130 characters @ 2am – the Mayor describes his successful day
If you needed a contrasting story on the 2010 Games it's this. On Monday a group of Metro Vancouver mayors make a funding announcement that they're going to spend $1.5 million wining and dining business execs as an economic development strategy. Today, the Vancouver Police Department announce their new secret sonic crowd control device for any anticipated Olympics disturbances.
So, while in one ear Vancouver is whispering sweet nothings while serving prestige Jackson-Triggs wines and wild salmon, the other ear is experiencing permanent hearing loss.
Those of you who employ Twitter in a dialogue about your life and work know that the 140 character limitation can be tricky for getting a point across. Gregor Robertson, Vancouver's farmboy mayor, is not exactly known for his wordsmithing skills. But one has to give him props for turning a one-page press release into a Tweet:
launched 2010 business program for metro region. targeted push to land great companies+jobs as economic legacy. 9 muni's on board.
No wonder this was posted at 2am. Gregor must have been working on it for hours. He would ace the exams for this course.
A special shout out to The Vancouverite, who has been having fun with Gregor's Tweets in recent weeks. As T.V. points out, as Metro Vancouver plans to party it up with the suits, one of the largest employers in the region (and my former place of work), Electronic Arts, is dumping 17% of its workforce – about 1500 employees – the majority at their Burnaby studio.
As we explained on Friday, Metro Vancouver Commerce was the brainchild of the last Vancouver council. The City of Richmond announced their intentions to court businesses through MVC back in August, so the only "news" from yesterday's announcement was that MVC will spend over a million bucks on Olympic parties (half of which is provided by the Feds). Here's how Richmond describes the MVC strategy:
The MVC 2010 Program will provide a world-class all-inclusive VIP hosting experience to top business executives and investor prospects from abroad. The City of Richmond is an active member of the MVC, and as such is able to offer the associated benefits of this program to the local business community looking to attract foreign investment and export opportunities.
The Vancouver Economic Development Commission (VEDC), partners in promoting the MVC plan, seem to value social events as the key to building economic ties. We were told the city council-funded advisory body hosted a social gathering at Bonita's Restaurant in Gastown six weeks ago. Gregor, who was there until past 1am, apparently closed the place. He describes the bash, held for Pixar Studios (who are not laying off at this time) once again in his Twitter post:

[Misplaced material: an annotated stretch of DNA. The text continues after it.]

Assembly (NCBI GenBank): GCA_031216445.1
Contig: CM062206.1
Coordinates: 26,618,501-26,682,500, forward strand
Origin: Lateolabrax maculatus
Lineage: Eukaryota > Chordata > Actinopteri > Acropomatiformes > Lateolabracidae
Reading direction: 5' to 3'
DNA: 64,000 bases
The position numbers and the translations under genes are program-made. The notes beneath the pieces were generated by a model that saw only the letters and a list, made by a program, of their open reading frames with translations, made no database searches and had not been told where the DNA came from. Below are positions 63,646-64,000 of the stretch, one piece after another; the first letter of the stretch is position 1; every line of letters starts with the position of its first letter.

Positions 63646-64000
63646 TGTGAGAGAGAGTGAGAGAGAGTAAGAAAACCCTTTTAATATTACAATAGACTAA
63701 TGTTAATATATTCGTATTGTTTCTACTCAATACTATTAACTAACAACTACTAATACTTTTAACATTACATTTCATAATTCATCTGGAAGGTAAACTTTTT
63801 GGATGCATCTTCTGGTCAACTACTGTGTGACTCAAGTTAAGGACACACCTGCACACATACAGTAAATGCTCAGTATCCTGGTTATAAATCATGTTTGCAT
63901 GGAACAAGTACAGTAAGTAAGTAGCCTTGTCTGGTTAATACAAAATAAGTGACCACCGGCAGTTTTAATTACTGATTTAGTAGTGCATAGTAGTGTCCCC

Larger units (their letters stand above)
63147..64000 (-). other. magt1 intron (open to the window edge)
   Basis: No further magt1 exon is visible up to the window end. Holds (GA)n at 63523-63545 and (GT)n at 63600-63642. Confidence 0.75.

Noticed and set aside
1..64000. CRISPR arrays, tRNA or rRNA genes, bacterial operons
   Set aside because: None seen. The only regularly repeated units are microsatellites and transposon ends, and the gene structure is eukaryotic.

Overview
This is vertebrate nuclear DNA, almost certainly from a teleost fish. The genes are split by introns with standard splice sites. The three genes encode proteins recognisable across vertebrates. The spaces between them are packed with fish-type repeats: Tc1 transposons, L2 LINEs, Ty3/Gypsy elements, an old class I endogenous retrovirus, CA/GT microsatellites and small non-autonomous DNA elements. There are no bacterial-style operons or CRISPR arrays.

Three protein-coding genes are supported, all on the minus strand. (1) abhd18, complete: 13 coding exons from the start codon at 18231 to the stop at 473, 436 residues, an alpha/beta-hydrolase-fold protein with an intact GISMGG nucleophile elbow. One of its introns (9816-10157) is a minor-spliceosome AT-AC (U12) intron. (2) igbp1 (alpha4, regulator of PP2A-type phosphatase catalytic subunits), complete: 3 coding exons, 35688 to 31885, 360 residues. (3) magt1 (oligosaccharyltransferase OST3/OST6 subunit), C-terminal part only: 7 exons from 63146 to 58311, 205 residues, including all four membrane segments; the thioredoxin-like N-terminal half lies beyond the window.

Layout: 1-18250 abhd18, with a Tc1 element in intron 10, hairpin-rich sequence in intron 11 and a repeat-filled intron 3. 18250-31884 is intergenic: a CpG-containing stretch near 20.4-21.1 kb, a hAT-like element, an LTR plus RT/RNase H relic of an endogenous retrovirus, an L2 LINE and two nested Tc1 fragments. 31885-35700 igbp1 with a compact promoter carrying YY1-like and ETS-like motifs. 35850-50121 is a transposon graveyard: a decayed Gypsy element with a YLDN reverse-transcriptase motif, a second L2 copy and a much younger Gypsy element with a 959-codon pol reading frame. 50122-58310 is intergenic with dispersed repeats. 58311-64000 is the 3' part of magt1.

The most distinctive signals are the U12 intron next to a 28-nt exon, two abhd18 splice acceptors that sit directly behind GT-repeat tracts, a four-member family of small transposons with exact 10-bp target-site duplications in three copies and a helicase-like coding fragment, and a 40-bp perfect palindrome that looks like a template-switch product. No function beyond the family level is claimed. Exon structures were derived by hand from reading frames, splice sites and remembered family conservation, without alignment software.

had welcome party for pixar team. their move here is a stellar boost for our creative industry and biz community
Will Metro Vancouver's "party strategy" assure its economic future? Organizers were a little vague on the expected outcomes of the MVC initiative:
The mayors could not say which firms are on the guest list... Organizers say the invitees are being carefully screened to ensure they're seriously considering investing in the region and not just taking advantage of an Olympic junket.
"We've got to make sure they have a direct connection to a B.C. business, a B.C. trade organization or a direct link to investment that's now taking place in B.C.,'' said Robertson... Vancouver's mayor said there's no set goal for the amount of investment the program is expected to generate. The hope, based on a similar program tied to the 2000 Summer Games in Sydney, is that more than half the invited companies follow through with investment, though the results could take years, Robertson said.
A student of Vancouver's history with big business might point out that while large US or international firms occasionally set up offices here, most will not stay without strong ties to the region. Look at what happened with Ebay, for example.
Vancouver's Mayor says that the Games are a powerful opportunity to "brand" itself for international investors. While we here at CityCaucus.com salute any attempt to collaborate across city boundaries, MVC's initiative seems like a hastily arranged affair.
As the VEDC's soon-to-be-released economic strategy suggests, sustainable investment and affordable housing are the key ingredients to assure the success of Metro Vancouver business. Once the parties end, let's hope the region refocuses on things that will help foster and support indigenous business, and jobs that will stay here.